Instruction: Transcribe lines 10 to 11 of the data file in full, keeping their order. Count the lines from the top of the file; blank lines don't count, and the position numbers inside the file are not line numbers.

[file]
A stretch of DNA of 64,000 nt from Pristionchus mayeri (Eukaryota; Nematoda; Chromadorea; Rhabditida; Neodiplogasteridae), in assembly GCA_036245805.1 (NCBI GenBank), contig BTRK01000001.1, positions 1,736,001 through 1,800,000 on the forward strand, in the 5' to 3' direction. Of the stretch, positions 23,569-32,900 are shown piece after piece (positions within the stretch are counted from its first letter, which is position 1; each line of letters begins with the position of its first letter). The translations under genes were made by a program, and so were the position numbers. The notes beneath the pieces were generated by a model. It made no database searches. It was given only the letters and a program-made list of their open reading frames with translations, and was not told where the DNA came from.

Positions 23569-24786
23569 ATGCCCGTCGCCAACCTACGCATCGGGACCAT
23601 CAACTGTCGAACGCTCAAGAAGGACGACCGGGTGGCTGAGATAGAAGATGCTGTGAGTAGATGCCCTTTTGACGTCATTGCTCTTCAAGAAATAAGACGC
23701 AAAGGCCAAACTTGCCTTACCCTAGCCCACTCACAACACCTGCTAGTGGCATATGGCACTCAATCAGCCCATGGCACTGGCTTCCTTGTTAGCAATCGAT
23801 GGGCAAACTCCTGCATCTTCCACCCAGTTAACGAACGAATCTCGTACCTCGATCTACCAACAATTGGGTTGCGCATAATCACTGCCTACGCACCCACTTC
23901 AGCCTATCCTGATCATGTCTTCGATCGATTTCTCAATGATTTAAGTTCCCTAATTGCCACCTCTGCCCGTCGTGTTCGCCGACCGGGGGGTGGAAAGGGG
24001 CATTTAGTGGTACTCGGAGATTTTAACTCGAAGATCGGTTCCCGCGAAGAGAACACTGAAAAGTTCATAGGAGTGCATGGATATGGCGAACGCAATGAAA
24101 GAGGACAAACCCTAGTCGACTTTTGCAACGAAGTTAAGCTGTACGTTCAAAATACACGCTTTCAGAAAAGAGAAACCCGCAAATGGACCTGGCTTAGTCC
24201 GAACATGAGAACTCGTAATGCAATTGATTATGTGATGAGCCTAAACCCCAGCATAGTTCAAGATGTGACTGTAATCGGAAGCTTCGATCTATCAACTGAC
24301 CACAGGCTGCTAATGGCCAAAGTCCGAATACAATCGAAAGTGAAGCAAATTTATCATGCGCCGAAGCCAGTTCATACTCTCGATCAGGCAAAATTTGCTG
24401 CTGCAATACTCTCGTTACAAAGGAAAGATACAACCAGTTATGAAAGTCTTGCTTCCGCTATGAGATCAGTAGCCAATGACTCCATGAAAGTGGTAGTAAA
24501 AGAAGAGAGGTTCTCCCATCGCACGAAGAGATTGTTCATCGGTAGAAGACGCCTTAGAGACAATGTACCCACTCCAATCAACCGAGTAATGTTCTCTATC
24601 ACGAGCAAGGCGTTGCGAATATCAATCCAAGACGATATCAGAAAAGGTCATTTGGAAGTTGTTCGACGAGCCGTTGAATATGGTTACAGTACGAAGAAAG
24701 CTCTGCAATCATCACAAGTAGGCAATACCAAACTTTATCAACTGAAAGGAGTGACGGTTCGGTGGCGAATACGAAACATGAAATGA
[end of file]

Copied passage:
24201 GAACATGAGAACTCGTAATGCAATTGATTATGTGATGAGCCTAAACCCCAGCATAGTTCAAGATGTGACTGTAATCGGAAGCTTCGATCTATCAACTGAC
24301 CACAGGCTGCTAATGGCCAAAGTCCGAATACAATCGAAAGTGAAGCAAATTTATCATGCGCCGAAGCCAGTTCATACTCTCGATCAGGCAAAATTTGCTG